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MVP Time

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How do you define "Most Valuable"?

The first line of the letter sent to MVP voters:

"There is no clear-cut definition of what most valuable means. It is up to the individual voter to decide who was the most valuable player in each league to his team."

It may be the single truest thing ever written.

In an interesting article in which Curtis Granderson and Jose Bautista often fall on opposite sides of the fence over all the usual issues (must the MVP's team contend, the value of counting stats, etc.), here's a fascinating anecdote that I'd forgotten, if I ever knew:

In 1934, Lou Gehrig hit .363 with 49 homers and 165 runs batted in, league-leading totals in each category. But the Yankees lost the pennant to the Detroit Tigers, whose player-manager, catcher Mickey Cochrane, was the M.V.P. Cochrane hit .320 with 2 home runs and 76 R.B.I.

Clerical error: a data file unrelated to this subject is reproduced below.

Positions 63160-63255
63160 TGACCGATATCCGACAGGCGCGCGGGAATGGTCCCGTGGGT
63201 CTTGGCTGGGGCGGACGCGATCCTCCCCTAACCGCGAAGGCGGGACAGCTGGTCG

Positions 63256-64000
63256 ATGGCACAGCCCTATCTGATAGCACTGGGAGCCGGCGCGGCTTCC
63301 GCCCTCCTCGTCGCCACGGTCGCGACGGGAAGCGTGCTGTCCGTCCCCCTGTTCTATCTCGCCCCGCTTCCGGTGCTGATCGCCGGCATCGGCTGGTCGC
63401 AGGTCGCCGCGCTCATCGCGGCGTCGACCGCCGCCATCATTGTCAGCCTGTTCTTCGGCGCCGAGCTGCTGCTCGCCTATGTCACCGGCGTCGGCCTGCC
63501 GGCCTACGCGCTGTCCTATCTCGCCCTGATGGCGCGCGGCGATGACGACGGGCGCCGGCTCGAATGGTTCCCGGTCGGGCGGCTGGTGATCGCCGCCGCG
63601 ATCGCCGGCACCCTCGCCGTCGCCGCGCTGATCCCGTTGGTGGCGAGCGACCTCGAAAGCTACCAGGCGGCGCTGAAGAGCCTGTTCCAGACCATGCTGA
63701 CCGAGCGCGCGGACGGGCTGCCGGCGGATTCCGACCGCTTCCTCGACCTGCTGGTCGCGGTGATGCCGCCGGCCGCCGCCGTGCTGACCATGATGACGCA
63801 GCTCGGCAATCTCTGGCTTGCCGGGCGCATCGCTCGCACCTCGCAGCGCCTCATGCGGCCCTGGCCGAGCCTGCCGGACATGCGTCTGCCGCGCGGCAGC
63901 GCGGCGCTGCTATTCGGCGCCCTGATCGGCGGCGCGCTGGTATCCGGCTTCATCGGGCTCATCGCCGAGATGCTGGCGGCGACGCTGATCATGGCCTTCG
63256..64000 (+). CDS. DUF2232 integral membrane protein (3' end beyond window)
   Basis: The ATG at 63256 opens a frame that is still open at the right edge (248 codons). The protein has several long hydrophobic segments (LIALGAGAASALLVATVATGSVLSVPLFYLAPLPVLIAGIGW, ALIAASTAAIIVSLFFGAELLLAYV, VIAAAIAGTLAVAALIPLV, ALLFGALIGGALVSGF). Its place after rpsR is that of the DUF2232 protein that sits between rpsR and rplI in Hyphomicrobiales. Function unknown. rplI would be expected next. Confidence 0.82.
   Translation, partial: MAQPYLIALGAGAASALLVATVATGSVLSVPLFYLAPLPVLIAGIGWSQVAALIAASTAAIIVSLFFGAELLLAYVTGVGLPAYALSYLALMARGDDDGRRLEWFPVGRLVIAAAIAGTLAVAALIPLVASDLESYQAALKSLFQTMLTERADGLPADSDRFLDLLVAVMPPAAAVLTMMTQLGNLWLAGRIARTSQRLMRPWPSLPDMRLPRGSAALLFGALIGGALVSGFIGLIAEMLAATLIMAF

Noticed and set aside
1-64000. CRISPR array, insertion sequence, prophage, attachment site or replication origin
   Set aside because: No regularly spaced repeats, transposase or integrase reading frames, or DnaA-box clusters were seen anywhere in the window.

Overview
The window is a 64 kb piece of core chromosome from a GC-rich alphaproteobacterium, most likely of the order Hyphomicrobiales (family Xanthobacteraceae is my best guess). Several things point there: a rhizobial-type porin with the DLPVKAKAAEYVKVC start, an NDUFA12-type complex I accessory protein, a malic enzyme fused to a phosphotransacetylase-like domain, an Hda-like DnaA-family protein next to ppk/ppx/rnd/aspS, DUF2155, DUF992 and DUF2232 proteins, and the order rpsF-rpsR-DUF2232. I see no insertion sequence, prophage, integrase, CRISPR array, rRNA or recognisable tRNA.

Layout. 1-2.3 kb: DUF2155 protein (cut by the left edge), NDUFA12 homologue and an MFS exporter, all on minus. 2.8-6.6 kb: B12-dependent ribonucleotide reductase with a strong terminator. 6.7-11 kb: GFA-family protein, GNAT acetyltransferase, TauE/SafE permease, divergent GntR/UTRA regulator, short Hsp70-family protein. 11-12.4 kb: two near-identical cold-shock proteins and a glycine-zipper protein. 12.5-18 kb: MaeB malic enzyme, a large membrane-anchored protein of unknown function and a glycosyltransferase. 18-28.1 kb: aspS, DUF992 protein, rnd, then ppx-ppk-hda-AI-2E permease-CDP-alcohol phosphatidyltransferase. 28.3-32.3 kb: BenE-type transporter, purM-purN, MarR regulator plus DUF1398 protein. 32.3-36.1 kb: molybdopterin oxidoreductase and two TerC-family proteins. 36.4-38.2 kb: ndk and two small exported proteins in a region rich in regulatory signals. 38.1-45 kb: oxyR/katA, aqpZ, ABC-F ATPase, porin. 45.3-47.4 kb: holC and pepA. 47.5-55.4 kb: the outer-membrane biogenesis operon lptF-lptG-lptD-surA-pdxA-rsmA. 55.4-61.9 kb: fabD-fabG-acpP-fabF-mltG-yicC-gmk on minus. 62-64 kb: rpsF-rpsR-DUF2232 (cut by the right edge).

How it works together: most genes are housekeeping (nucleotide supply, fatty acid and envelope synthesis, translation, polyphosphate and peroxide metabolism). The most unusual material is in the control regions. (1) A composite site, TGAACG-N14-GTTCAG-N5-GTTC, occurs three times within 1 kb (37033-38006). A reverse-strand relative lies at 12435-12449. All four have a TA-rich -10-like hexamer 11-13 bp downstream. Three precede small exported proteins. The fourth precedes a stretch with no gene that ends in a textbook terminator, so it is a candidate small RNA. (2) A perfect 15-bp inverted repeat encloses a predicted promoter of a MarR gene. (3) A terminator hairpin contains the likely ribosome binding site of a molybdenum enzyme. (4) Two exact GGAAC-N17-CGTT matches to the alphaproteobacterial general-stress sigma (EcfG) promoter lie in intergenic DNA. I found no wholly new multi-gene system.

I think I remembered that Gehrig was one of the Triple Crown winners who didn't win the MVP award (it happened to Ted Williams twice), but I must have assumed that the guy who beat him out must have had a great season, too.

Given the MVP voter's love for BA, is Robinson Cano a stronger MVP candidate than Curtis Granderson?